You may have noticed: as Britain prepares to leave the European Union, dreams of the Raj are back. Actually, it’s not just the Raj which is on the minds of Britain’s Brexiteers but the even more glorious memory of “Empire”. You know the one where the sun never sets?
I can just see it. Freed of “EU shackles”, Britain becomes a stand-alone, autonomous super power. Swishing his blonde locks, British Foreign Secretary Boris Johnson wafts in and out of the “colonies”, signing off on aid agreements for the poor while Trade Minister Liam Fox does amazingly lucrative free trade deals.
It’s the way it should be. No more listening to instructions from Brussels, no more following EU rules and regulations. Just London and the Commonwealth. Ah, the Commonwealth. That wonderful albeit peculiar, toothless institution of 52 nations, some big and small, some white, black and brown, some democracies and dictatorships and some a bit of both.
A diverse group of 2.4 billion people who all look back with great nostalgia at a time when Britain ruled the waves, the rivers, the mountains and the lands and despite all odds brought “civilisation” to unwashed millions. Only it didn’t quite happen that way. And the dreams are often nightmares. While Brexit Britain may be basking in the mellow golden glow of “nostalgic nationalism”, for many of the Empire’s former citizens, the past was pretty awful.
Just ask Shashi Tharoor, Indian member of parliament, author of Inglorious Empire and former UN under-secretary general who said recently: “There’s no real awareness of the atrocities, of the fact that Britain financed its Industrial Revolution and its prosperity from the depredations of empire, the fact that Britain came to one of the richest countries in the world in the 18th century and reduced it, after two centuries of plunder, to one of the poorest.”
Oh dear. But the new post-Brexit “Global Britain” is going to be different, right? Once Article 50 is triggered and the Brexit divorce procedures start in earnest, Britain will be dealing with its former colonies aka Commonwealth partners as equals.
Yes, of course. But then why are some already branding new British plans for stronger ties — including free trade agreements — with the Commonwealth as “Empire 2.0”? Let’s turn again to the articulate Mr Tharoor. Asked how the British offer to sign a free trade agreement with India would go down in Delhi, the Indian diplomat responded: “Like a lead balloon.”
That said, Commonwealth ministers responsible for trade, industry and investment did meet in London last week to kick-start an ambitious ‘Agenda for Growth’ across the Commonwealth. The first meeting of its kind was convened by the Commonwealth Enterprise and Investment Council (CWEIC) and the Commonwealth Secretariat.
Over two days, ministers from over 30 Commonwealth countries consulted with business leaders and trade experts on “how to boost intra-Commonwealth trade from 17 per cent to 25 per cent over the next three years.” The meeting follows on from the Commonwealth Business Forum in Malta in November 2015.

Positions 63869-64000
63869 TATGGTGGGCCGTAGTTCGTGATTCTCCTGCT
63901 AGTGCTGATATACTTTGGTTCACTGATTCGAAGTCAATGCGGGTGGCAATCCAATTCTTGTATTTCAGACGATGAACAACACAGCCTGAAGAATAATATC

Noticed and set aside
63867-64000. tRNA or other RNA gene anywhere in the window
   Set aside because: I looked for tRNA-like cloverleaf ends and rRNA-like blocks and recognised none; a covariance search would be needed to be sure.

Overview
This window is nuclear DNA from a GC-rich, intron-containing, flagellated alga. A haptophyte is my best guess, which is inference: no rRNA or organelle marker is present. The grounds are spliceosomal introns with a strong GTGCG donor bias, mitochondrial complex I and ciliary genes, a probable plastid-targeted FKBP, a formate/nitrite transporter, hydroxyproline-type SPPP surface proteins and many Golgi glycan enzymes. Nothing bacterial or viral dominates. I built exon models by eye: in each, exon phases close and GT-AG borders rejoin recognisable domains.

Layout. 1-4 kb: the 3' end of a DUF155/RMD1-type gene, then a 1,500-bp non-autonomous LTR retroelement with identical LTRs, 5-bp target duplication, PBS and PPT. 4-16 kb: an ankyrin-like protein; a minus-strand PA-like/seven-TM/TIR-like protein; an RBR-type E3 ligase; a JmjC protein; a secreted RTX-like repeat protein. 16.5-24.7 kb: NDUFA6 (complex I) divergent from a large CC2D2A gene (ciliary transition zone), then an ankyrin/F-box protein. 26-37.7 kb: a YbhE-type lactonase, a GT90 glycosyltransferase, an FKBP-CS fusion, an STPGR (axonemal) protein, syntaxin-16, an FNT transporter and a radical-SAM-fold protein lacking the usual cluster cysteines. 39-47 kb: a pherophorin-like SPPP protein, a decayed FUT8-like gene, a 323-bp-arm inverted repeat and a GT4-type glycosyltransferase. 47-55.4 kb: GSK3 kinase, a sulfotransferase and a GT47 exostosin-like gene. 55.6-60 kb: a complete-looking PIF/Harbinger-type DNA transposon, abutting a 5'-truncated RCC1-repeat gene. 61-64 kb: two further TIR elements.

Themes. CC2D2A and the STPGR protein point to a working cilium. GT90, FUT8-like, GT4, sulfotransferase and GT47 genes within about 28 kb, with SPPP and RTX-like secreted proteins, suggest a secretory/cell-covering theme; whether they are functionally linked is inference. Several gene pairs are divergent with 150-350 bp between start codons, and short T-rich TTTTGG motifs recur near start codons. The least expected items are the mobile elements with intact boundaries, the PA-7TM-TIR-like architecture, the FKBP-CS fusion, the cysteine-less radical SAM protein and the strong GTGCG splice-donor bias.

This is good news of course. As US President Donald Trump thumbs his nose at free trade and fears of protectionism stalk the world, it is important that nations across the globe reiterate their belief in global trade liberalisation.
But let’s lay to rest another Empire 2.0 myth: that Britain will find it easier, simpler to negotiate free trade agreements with its Commonwealth friends than the EU does. It just won’t be that simple. Trade negotiations are complicated affairs. And while Britain may hope it can get quick deals with key Commonwealth members — Canada, Australia, New Zealand, India — it is unlikely to be so.
Canada already has a free trade deal with the EU, but the other countries are interested, first, in clinching their ongoing free trade talks with the EU before they start talking to Britain. After all, the European market is still the largest in the world. Also, many of the obstacles that have arisen in the EU trade talks with, say, India are going to emerge also in Britain’s trade negotiations with Commonwealth countries.
And while some African countries may be tempted to opt for trade agreements with Britain rather than negotiate the Economic Partnership Agreements (EPA) that the EU is struggling to clinch with them, there is no guarantee these will be any easier to negotiate than trade accords with Europe.
It is understandable that Britain should seek new trade partners following its withdrawal from the EU. But British Prime Minister Theresa May is wrong to talk about the “desperate” desire by Commonwealth countries to form new trade deals with Britain. Most of these countries are eager and determined to secure good trade and investment treaties with the EU — and this is unlikely to change after Brexit.
And in any case, clinging to the past is an exercise in futility. Europe and Britain, once it exits the world’s largest and most dynamic border-free European single market, should be looking to China, Brazil and Mexico, the markets of the future, not wallowing in the past. Reviving the Commonwealth is not an alternative to Brexit.
The writer is Dawn’s correspondent in Brussels
Published in Dawn, March 11th, 2017